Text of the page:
By Jef With One F
By Rocks Off
By Chris Lane
By Angelica Leicht
By Corey Deiterman
By Angelica Leicht
By Corey Deiterman
Tommy Hall Schedule
No less an authority than Ray Wylie Hubbard has pronounced the Thirteenth Floor Elevators the coolest band ever. Recently there has been renewed interest in Tommy Hall, the enigmatic University of Texas philosophy student credited with conceptualizing and founding the band. In a recent Austin Chronicle interview, Hall denied any further interest in the band or its music and detailed his continuing exploratory study of the human psyche and mind expansion, which includes regular weekly dosages of LSD. Back in the band's heyday (1965-67), Hall was asked how often he took acid, and he flippantly replied with the old Dr Pepper slogan, "At 10, 2 and 4." Hence the name of Fred Mitchim's spot-on Elevators cover band, Tommy Hall Schedule.
Mitchim is a former Clear Lake resident now living in Austin who maintains ties to many of the legendary Texas trip-rockers from back in the day. In addition to his Tommy Hall Schedule project, Mitchim has put out several albums of futuristic "space music" and has written several film scores. In a recent look back at the Elevators' album Easter Everywhere, Mitchim described the music as "a collection of poems put perfectly to music and sung in such a way as to create a sort of musical astral plane where all things come into perspective."
Take Mitchim's authentic re-creations of some of Texas's most hallowed music, and mix in a couple of pints of Wrecks Bell's litigation-inspiring Star Bock beer and Craig Malek's captivating light show. The result, no doubt, will be some form of levitation taking place on Monkey Island, baby, right here in the middle of the zoo. -- William Michael Smith
Summing up the Melvins' contribution to rock and roll is a fool's errand at best. While the band introduced the world to a slow-plodding sludge later marketed as grunge, the sound's early pioneers moved from Washington to San Francisco well before the megahype hit the fan.
Former Melvins roadie Kurt Cobain once pined for a role in the outfit and sang its praises after achieving sainthood himself. But his friend and mentor Roger "Buzz" Osborne, along with mainstay drummer Dale Crover (one of Nirvana's many timekeepers), gave marketing execs migraines from day one. The Melvins spoofed KISS solo albums; they offered cockeyed covers of Helen Reddy's "I Am Woman" and Nirvana's "Smells Like Teen Spirit" with help from fallen teen idol Leif Garrett; and they burned bridges by releasing Prick, an unlistenable monstrosity that made Lou Reed's Metal Machine Music sound tuneful.
But for all that experimental aggression, the Melvins (whose revolving roster of bassists includes Shirley Temple's punk-rock daughter, Lorax, Osborne's former paramour) endured two decades of being unfairly tagged as Black Sabbath clones. Perhaps Ira Robbins of Trouser Press gave us the best working definition of them: "Oppressive in the best possible sense, the Melvins produce richly sensual, stunningly ugly music that gives the feeling of being crushed by a friendly fat guy tripping his brains out." -- John La Briola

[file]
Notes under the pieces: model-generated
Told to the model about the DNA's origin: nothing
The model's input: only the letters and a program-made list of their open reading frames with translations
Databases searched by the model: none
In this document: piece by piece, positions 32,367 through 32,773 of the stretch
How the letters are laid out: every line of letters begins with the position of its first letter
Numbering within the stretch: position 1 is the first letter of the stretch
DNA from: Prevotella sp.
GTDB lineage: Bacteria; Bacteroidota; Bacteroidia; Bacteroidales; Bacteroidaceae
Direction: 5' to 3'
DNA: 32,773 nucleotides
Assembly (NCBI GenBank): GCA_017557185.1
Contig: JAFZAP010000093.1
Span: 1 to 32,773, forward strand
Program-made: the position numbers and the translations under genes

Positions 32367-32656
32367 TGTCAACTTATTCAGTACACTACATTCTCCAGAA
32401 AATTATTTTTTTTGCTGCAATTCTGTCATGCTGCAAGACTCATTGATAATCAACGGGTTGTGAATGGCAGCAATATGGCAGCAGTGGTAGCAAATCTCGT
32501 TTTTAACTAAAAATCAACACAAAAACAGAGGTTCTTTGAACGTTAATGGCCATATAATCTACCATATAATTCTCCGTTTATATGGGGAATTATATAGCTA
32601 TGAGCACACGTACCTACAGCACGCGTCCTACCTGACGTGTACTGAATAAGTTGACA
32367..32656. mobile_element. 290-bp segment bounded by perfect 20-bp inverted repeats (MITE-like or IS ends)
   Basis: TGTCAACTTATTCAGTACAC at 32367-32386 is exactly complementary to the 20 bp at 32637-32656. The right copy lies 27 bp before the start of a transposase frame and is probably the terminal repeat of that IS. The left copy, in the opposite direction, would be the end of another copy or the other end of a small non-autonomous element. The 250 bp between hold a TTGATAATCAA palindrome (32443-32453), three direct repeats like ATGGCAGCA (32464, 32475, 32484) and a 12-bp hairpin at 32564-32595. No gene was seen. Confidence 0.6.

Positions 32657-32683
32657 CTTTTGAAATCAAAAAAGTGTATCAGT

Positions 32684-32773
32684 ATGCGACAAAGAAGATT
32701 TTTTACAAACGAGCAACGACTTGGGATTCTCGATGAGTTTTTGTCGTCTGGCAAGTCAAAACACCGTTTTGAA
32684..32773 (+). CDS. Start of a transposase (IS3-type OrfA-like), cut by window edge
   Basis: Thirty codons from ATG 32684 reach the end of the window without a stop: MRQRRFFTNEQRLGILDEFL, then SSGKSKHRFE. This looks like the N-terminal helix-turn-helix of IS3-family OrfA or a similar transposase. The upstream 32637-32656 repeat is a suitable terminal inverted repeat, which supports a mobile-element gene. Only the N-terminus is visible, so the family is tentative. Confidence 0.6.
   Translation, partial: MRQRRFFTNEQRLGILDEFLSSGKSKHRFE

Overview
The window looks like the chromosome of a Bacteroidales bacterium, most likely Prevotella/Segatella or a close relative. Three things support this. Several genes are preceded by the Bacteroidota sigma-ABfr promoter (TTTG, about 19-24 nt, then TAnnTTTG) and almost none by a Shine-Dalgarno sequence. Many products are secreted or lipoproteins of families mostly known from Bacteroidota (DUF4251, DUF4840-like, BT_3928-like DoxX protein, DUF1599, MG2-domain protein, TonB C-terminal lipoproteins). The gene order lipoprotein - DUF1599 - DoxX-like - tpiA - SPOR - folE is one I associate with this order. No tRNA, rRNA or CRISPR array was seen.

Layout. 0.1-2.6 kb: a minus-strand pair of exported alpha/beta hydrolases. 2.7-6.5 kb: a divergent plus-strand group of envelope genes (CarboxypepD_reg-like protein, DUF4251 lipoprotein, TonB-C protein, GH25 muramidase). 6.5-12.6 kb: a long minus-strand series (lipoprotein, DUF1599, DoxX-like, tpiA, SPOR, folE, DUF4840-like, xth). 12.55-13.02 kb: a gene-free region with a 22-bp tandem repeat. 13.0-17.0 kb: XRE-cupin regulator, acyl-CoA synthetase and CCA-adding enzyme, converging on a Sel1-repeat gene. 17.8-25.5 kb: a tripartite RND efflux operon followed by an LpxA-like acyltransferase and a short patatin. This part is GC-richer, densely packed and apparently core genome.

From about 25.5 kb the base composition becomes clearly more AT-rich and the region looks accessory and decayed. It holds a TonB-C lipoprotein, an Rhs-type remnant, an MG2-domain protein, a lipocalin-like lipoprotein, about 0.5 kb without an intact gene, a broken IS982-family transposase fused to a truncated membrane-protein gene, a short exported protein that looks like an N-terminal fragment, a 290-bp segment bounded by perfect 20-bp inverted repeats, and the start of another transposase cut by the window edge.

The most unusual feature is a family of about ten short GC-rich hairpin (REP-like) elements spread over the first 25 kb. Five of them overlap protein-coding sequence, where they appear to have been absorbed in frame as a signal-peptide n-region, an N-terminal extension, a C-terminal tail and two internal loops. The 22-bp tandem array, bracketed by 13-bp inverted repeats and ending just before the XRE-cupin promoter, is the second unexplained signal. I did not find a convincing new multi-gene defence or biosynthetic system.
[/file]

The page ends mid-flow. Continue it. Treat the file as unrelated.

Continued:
Tuesday, October 5, at the Engine Room, 1515 Pease, 713-654-7846.Sahara Hotnights
Damn! Things must be pretty boring for teenagers in Sweden. It seems that the only things they can do for fun these days are grow sugar beets (a primary crop: thank you, Universal Almanac) and start rock bands. The Soundtrack of Our Lives, Nicolai Dunger, Sahara Hotnights and -- most famous -- the Hives all have sprung from the cold country's frosty sod, making rock the country's second most fervent religion behind evangelical Lutheranism (thanks again, Almanac).
Of course, Sahara Hotnights is the only one comprising four smokin' hotties who fuse punk, rock and bubblegum pop, teetering on the edge between the Go-Gos and grrrl power. Front woman Maria Andersson, drummer Josephine Forsman and sisters Jennie and Johanna Asplund (guitar and bass, respectively) have been best pals since childhood in the town of Umea (not a "major city," according to Almanac). Though they made their debut in 1997 with an EP, it wasn't until a 2002 U.S. rerelease of their second full-length, Jennie Bomb, that worldwide audiences took notice, setting the stage for the just-out-of-the-box Kiss & Tell.
Full of punky, spunky rippers such as "Who Do You Dance For?" "Empty Heart," "Hot Night Crash" and "Stupid Tricks," Kiss & Tell has the Hotnights serving up three-minute blasts of primal estrogen energy. And though Andersson's vocal pitch is more sing-songy and cotton candy than the tough chick growl some of the material requires, she and Forsman (who co-wrote all the songs) have a solid grasp of their genre. How much they can grow beyond it remains to be seen. Note: Please be impressed that the above review does not mention the Runaways or Suzi Quatro once. Until now, that is. -- Bob Ruggiero
There has to be a place for the Starlight Mints. How many other bands will make "If you pull me apart, don't swallow my heart" (from "Submarine No. 3") the catchiest line you've heard in more than two weeks?